WORK practices by potato and olive oil giant, The Mitolo Group, have come under scrutiny with the Australian Competition and Consumer Commission instituting proceedings against the company over standard form contracts with potato farmers.
It will the first case of court action being taken over an alleged breach of the Horticulture Code of Conduct, which came into full effect on April 1 this year.
It’s alleged the Mitolo Group enters into exclusive supply contracts with potato farmers for a specified volume of fresh potatoes each season but does not determine the price it will pay until the potatoes are ready for harvest.
The ACCC alleges the contract terms which are unfair include ones that allow Mitolo to:
ACCC deputy chair, Mick Keogh, said it will also be the first action over unfair contract terms action in the agriculture industry.
“The issues in this case go to the heart of concerns about unfairness in the agriculture sector that led to the establishment of the ACCC’s dedicated Agriculture Unit, which is investigating agricultural supply chains and engaging with the sector,” Mr Keogh said.
The ACCC says Mitolo’s contracts also contain a term preventing farmers from selling their own property unless the prospective purchaser enters into an exclusive potato farming agreement with Mitolo, which the ACCC also alleges is an unfair contract term.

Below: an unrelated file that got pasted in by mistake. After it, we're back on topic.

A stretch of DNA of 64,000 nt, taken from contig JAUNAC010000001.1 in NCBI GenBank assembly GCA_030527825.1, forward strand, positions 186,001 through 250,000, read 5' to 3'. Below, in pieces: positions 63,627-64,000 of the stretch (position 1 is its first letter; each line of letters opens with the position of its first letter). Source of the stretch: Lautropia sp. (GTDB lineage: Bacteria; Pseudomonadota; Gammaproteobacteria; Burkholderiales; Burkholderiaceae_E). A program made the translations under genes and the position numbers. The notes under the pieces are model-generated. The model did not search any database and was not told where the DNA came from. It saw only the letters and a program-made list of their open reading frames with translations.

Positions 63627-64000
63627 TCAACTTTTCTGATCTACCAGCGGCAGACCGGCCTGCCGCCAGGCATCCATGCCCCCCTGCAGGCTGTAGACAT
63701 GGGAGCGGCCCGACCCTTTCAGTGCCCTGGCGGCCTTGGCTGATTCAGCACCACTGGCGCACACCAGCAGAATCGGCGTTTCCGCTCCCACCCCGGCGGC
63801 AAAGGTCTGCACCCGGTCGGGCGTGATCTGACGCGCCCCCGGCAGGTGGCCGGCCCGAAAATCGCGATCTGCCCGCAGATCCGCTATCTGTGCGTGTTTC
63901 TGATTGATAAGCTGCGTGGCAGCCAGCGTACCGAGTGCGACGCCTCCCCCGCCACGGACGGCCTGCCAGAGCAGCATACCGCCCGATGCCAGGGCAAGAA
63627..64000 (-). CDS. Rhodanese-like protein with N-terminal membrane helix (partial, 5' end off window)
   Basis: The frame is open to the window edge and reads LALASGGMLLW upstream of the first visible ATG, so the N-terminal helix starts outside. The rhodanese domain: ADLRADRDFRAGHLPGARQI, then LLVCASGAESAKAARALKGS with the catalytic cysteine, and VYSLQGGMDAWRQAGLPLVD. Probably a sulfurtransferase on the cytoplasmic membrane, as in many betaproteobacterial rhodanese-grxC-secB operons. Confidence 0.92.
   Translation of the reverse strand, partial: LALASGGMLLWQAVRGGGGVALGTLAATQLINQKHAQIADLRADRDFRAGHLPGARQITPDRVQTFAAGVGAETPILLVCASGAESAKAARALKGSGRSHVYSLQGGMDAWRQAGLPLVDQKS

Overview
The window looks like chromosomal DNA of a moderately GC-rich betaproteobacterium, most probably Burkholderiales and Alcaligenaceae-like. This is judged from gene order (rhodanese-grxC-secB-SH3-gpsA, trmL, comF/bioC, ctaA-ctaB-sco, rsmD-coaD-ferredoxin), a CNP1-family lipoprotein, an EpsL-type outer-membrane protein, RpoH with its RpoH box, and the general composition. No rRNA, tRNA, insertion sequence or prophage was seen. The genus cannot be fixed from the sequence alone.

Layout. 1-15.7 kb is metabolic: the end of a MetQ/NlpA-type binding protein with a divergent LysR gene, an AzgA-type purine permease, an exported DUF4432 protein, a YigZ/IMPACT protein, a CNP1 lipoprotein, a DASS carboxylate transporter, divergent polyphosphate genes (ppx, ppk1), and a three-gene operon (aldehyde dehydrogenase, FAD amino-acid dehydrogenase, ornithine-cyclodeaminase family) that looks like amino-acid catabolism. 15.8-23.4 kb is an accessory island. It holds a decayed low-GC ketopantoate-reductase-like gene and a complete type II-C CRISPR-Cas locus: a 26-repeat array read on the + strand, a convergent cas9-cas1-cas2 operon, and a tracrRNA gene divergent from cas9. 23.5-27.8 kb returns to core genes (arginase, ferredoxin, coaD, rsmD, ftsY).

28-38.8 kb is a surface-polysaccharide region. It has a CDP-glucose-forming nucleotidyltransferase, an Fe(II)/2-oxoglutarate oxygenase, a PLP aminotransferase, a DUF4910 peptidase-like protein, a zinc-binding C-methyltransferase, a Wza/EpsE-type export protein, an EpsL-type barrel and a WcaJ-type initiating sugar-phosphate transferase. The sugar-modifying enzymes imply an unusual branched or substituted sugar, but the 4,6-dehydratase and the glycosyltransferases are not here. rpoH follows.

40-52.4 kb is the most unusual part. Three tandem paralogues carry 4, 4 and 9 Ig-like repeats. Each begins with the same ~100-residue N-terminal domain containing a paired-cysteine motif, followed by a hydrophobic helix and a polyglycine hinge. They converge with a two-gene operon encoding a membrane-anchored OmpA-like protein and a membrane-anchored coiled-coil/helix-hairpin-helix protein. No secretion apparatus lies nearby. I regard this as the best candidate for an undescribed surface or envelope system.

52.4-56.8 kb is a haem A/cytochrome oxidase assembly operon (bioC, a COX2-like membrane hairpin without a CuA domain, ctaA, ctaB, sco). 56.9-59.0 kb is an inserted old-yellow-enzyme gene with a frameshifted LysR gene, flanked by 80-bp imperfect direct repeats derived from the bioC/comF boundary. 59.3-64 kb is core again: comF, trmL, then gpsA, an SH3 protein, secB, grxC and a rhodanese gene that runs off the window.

“These are some of the most egregious terms we have seen in agricultural contracts, and are key examples of the contracting practices in the sector that we want to address,” Mr Keogh said.
“We believe that these terms have caused, or could cause, significant detriment to farmers, by passing a heavy burden of risk down to farmers, the most vulnerable player in the supply chain.
The ACCC also alleges that Mitolo is trading with potato farmers under contracts that do not comply with the pricing requirements of the Horticulture Code, by:
The ACCC is seeking declarations that the relevant clauses in Mitolo’s contracts are unfair contract terms and void, declarations that Mitolo breached the Horticulture Code, penalties for breaches of the Horticulture Code, injunctions, compliance program orders and costs.
Mitolo is the largest potato wholesaler in Australia and a major supplier to supermarkets.
Good Fruit & Vegetables contacted the Mitolo Group for comment.
MITOLO’S contract terms came to the ACCC’s attention via complaints from industry associations and farmers in engagement work conducted by the ACCC’s Agriculture Unit and followed its wider review of standard form contracts in the agriculture sector after the business-to-business unfair contract terms provisions in the Australian Consumer Law came into effect in November 2016.
Contracts covered include those between businesses if one of them employs fewer than 20 people and the up-front price payable does not exceed $300,000 (or up to $1 million for contracts running for more than a year).
Traders are exposed to penalties of up to $63,000 for each instance of trading without a Horticulture Code compliant agreement.
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